But in true 2020-style, and after the last-minute decision of my husband and I to go out to dinner last Sunday, we now find ourselves in lockdown for 14 days. This will be the first time in my 49 years that I will miss Christmas with my family.
Despite our negative tests for COVID, we still need to isolate until midnight on December 27.
I know it’s not the worst thing to have happened this year. My husband was made redundant like so many others, and my extended family has experienced more than its fair share of setbacks, loss and grief. And in our global family, over 75 million people have suffered from COVID, more than 1.67 million have sadly died, and the lives and wellbeing of countless millions have been affected.
It was a sobering start to the year as a devastating bushfire season turned the normally sea-blue summer skies a smoky grey for weeks on end. And it seems for my family, and many other families caught up in COVID-19 hotspots, stuck overseas, struggling without work, dealing with illness and the loss of loved ones, that 2020 will finish the way it started, with a veil of solemnity shrouding the sparkly lights and tinsel of Christmas.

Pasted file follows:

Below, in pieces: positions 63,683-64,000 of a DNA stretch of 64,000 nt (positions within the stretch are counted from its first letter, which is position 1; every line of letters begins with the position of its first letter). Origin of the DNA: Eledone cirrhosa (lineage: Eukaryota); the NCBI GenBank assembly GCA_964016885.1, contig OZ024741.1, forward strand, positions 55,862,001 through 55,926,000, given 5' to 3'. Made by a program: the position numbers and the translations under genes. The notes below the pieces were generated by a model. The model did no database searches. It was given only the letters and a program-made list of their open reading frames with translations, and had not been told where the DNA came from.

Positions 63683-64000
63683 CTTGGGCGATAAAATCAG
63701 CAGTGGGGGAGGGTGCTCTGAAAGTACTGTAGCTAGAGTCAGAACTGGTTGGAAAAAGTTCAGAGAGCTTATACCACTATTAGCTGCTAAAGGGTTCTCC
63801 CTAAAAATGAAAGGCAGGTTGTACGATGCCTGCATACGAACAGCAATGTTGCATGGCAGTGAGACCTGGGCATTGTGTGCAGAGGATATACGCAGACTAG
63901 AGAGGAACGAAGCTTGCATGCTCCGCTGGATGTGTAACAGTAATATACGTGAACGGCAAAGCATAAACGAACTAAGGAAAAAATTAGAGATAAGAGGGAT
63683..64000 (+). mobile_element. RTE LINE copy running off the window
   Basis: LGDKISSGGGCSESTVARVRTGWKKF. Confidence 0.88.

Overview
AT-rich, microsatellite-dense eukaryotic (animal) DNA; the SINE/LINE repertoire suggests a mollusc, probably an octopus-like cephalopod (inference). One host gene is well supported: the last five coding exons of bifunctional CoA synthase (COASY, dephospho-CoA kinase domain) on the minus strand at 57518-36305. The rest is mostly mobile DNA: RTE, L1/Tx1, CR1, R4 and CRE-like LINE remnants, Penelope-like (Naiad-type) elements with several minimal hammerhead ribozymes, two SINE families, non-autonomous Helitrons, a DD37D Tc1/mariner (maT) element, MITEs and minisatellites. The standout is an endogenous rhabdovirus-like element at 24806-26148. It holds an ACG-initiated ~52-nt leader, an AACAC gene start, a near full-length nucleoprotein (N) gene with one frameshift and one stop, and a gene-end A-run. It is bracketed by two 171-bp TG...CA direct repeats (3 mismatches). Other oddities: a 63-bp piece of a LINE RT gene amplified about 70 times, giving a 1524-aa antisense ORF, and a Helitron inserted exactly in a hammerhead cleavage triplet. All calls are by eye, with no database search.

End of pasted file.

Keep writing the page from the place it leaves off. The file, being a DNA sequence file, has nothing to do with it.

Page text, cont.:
I was feeling pretty sorry for myself about not spending Christmas Day with my daughter – who’s in isolation with her partner – or my family, until one of my sisters reminded me that Christmas is not a date on a calendar. She said, “Christmas is family”.
Whether you’re a believer or not, the story of the first Christmas and the holy family holds a lot of power. It shows us that many times on the journey, things won’t go as planned, and that in life there will be setbacks and heart-breaking losses. I can only imagine that Mary’s anguish standing at the foot of her son’s cross 33 years later is the same gut-wrenching grief my cousin felt when she tragically said goodbye to her adult son this year.
In the Christian story, Jesus rose again and through his resurrection brought new life, faith and hope to the world. In our human story, we’ve been knocked down many times this year, but we’ve also witnessed that same spirit of resilience, trust and hope.
We’ve seen it on the scorched faces of our firefighters and the masked faces of our hospital workers. We’ve seen it on the generous faces of those giving many millions of dollars for our communities affected by bushfires, drought and floods. We’ve seen it on the encouraging faces of our teachers and home-schooling parents through vast periods of remote learning. We’ve seen it on the tired faces of our public servants and politicians. We’ve seen it on the tear-streaked, smiling faces of our families and friends on grainy Zoom screens.
And today, I see it on my own face as I try to come to terms with a COVID-19 Christmas. My family might not get to celebrate it together on December 25, but that’s OK because if Christmas is family, we can celebrate it every day of the year.